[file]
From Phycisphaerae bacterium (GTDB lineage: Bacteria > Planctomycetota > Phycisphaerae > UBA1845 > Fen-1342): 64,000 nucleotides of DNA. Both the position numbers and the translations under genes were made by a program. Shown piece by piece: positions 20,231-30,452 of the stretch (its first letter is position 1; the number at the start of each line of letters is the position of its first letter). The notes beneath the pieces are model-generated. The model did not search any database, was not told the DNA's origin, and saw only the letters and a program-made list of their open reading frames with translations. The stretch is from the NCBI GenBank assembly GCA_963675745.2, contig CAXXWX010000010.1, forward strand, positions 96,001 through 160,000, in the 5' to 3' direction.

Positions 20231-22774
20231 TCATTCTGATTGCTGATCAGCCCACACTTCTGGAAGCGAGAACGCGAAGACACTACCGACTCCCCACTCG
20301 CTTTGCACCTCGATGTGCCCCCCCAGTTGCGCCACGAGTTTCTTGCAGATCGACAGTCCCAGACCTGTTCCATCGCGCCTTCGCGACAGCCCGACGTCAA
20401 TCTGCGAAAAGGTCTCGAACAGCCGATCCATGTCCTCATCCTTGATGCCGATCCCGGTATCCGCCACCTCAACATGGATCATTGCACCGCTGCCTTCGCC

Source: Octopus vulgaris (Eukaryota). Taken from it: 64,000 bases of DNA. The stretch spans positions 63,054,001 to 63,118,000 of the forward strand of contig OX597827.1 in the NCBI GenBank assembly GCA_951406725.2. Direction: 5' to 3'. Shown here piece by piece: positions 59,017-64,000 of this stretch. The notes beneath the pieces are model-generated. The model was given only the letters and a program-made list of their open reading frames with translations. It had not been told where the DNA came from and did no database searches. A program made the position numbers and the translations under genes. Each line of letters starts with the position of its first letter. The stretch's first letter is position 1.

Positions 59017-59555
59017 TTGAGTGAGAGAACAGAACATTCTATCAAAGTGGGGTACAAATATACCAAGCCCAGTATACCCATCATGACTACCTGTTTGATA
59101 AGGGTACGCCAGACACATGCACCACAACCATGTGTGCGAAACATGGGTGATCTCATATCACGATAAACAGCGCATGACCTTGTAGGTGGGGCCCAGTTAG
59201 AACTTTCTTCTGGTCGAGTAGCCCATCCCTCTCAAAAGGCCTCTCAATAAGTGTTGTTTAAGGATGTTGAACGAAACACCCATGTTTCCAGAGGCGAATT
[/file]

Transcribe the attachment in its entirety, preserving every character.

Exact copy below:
From Phycisphaerae bacterium (GTDB lineage: Bacteria > Planctomycetota > Phycisphaerae > UBA1845 > Fen-1342): 64,000 nucleotides of DNA. Both the position numbers and the translations under genes were made by a program. Shown piece by piece: positions 20,231-30,452 of the stretch (its first letter is position 1; the number at the start of each line of letters is the position of its first letter). The notes beneath the pieces are model-generated. The model did not search any database, was not told the DNA's origin, and saw only the letters and a program-made list of their open reading frames with translations. The stretch is from the NCBI GenBank assembly GCA_963675745.2, contig CAXXWX010000010.1, forward strand, positions 96,001 through 160,000, in the 5' to 3' direction.

Positions 20231-22774
20231 TCATTCTGATTGCTGATCAGCCCACACTTCTGGAAGCGAGAACGCGAAGACACTACCGACTCCCCACTCG
20301 CTTTGCACCTCGATGTGCCCCCCCAGTTGCGCCACGAGTTTCTTGCAGATCGACAGTCCCAGACCTGTTCCATCGCGCCTTCGCGACAGCCCGACGTCAA
20401 TCTGCGAAAAGGTCTCGAACAGCCGATCCATGTCCTCATCCTTGATGCCGATCCCGGTATCCGCCACCTCAACATGGATCATTGCACCGCTGCCTTCGCC

Source: Octopus vulgaris (Eukaryota). Taken from it: 64,000 bases of DNA. The stretch spans positions 63,054,001 to 63,118,000 of the forward strand of contig OX597827.1 in the NCBI GenBank assembly GCA_951406725.2. Direction: 5' to 3'. Shown here piece by piece: positions 59,017-64,000 of this stretch. The notes beneath the pieces are model-generated. The model was given only the letters and a program-made list of their open reading frames with translations. It had not been told where the DNA came from and did no database searches. A program made the position numbers and the translations under genes. Each line of letters starts with the position of its first letter. The stretch's first letter is position 1.

Positions 59017-59555
59017 TTGAGTGAGAGAACAGAACATTCTATCAAAGTGGGGTACAAATATACCAAGCCCAGTATACCCATCATGACTACCTGTTTGATA
59101 AGGGTACGCCAGACACATGCACCACAACCATGTGTGCGAAACATGGGTGATCTCATATCACGATAAACAGCGCATGACCTTGTAGGTGGGGCCCAGTTAG
59201 AACTTTCTTCTGGTCGAGTAGCCCATCCCTCTCAAAAGGCCTCTCAATAAGTGTTGTTTAAGGATGTTGAACGAAACACCCATGTTTCCAGAGGCGAATT